Marine’s Family Sues Greek Entities for Lost Heart


The parents of a Marine whose body came back from Greece missing his heart amended their federal lawsuit Wednesday to add the Greek government and an Athens hospital as defendants.

Craig and Beverly LaLoup, of Coatesville, are also suing the U.S. Department of Defense over the remains of 21-year-old Sgt. Brian LaLoup.

The Defense Department doesn’t comment on pending litigation. Messages were left with the Greek government and state-run Evangelismos General Hospital.

LaLoup, who was assigned to a security detail at the embassy, had told a colleague he was suicidal over a breakup. The parents believe a Marine supervisor knew about his mindset, but instead of getting help, took him out for drinks. Their lawsuit alleges their son was allowed to get a weapon from a storage area later that night, despite his mood and level of intoxication, and shot himself.

The U.S. government is generally immune from wrongful death lawsuits, so the family is seeking damages only over their emotional distress caused by the missing heart.

They say they learned about the missing organ only accidentally, weeks after they buried their son. They also say they eventually were given a heart that wasn’t his.

“This is his heart. This is his soul. This is what made Brian who he is,” Beverly LaLoup told The Associated Press this week.

LaLoup, who was buried with full military honors, had previously served in Afghanistan and South Africa.

He died on Aug. 12, 2012, at Evangelismos General Hospital, where an autopsy was conducted six days later. The heart was found to be missing during a second autopsy conducted by U.S. military officials on Aug. 22 after the body arrived in Dover, Del.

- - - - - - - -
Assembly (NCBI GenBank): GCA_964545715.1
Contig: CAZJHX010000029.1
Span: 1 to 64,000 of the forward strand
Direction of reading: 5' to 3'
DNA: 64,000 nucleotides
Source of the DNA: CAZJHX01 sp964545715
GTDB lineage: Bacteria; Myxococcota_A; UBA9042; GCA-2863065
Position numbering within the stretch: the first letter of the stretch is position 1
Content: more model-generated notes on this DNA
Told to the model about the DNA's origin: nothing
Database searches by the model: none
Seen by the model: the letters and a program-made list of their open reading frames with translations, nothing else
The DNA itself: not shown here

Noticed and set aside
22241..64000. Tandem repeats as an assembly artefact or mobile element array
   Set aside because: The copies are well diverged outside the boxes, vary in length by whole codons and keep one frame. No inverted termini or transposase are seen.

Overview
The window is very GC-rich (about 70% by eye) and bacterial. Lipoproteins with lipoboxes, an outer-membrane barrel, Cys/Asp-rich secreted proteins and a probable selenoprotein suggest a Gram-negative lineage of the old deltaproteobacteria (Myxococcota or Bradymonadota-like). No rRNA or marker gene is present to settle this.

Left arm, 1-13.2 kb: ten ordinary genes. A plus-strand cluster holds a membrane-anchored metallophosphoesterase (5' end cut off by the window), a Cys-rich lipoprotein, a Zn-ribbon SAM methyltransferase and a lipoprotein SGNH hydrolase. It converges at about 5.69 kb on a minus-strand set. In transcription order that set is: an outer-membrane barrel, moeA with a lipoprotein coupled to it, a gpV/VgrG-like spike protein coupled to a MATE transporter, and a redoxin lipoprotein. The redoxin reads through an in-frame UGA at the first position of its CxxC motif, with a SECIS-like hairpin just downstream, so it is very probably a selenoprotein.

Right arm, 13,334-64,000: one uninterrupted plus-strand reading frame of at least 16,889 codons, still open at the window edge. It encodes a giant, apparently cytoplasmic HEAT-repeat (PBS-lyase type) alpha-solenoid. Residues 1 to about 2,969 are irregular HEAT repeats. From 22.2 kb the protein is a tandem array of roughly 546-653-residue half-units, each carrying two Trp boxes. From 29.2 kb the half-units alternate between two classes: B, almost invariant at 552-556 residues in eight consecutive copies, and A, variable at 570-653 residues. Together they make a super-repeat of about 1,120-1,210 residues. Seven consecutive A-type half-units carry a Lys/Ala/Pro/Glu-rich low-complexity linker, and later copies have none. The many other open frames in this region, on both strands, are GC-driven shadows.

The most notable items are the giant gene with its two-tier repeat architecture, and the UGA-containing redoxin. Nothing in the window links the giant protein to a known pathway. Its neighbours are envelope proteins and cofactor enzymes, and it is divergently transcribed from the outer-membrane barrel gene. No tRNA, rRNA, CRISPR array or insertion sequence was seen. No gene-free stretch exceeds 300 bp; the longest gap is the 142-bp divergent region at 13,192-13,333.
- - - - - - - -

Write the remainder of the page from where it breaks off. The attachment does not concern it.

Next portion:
The family only learned about the missing heart on Sept. 17, two weeks after the funeral.

Christos Failadis, a spokesman at the Greek embassy in Washington, D.C., said the heart was kept for toxicology tests. He declined to answer questions about what happened to it or why the family later received a heart belonging to someone else.

Pathologists say organs are often removed during autopsies for testing, but they said it would be unusual to use the heart, rather than blood or other fluids, for toxicology tests.

Hagia Sophia, the jewel of the ancient Eastern Church, is lost again


The Turks plan soon to repossess the iconic Christian cathedral Muslims stole in 1453

Holy Wisdom cathedral: The biggest of many being seized by Islam.

Holy Wisdom cathedral: The biggest of many being seized by Islam.

If Turkey’s Islamic government has its way, the ongoing elimination of Orthodox and Aramaic Christianity from the country will soon be crowned by transforming the Hagia Sophia, the iconic cathedral of eastern Christianity, into a mosque. “We are looking at a sad Hagia Sophia but hopefully we will see it smiling again soon,” Islamist deputy prime minister Bulent Arinc confirmed last week in Istanbul. Hagia Sophia, which means Holy Wisdom, served as the Byzantine capital’s main church from 537 until the Muslim conquest in 1453.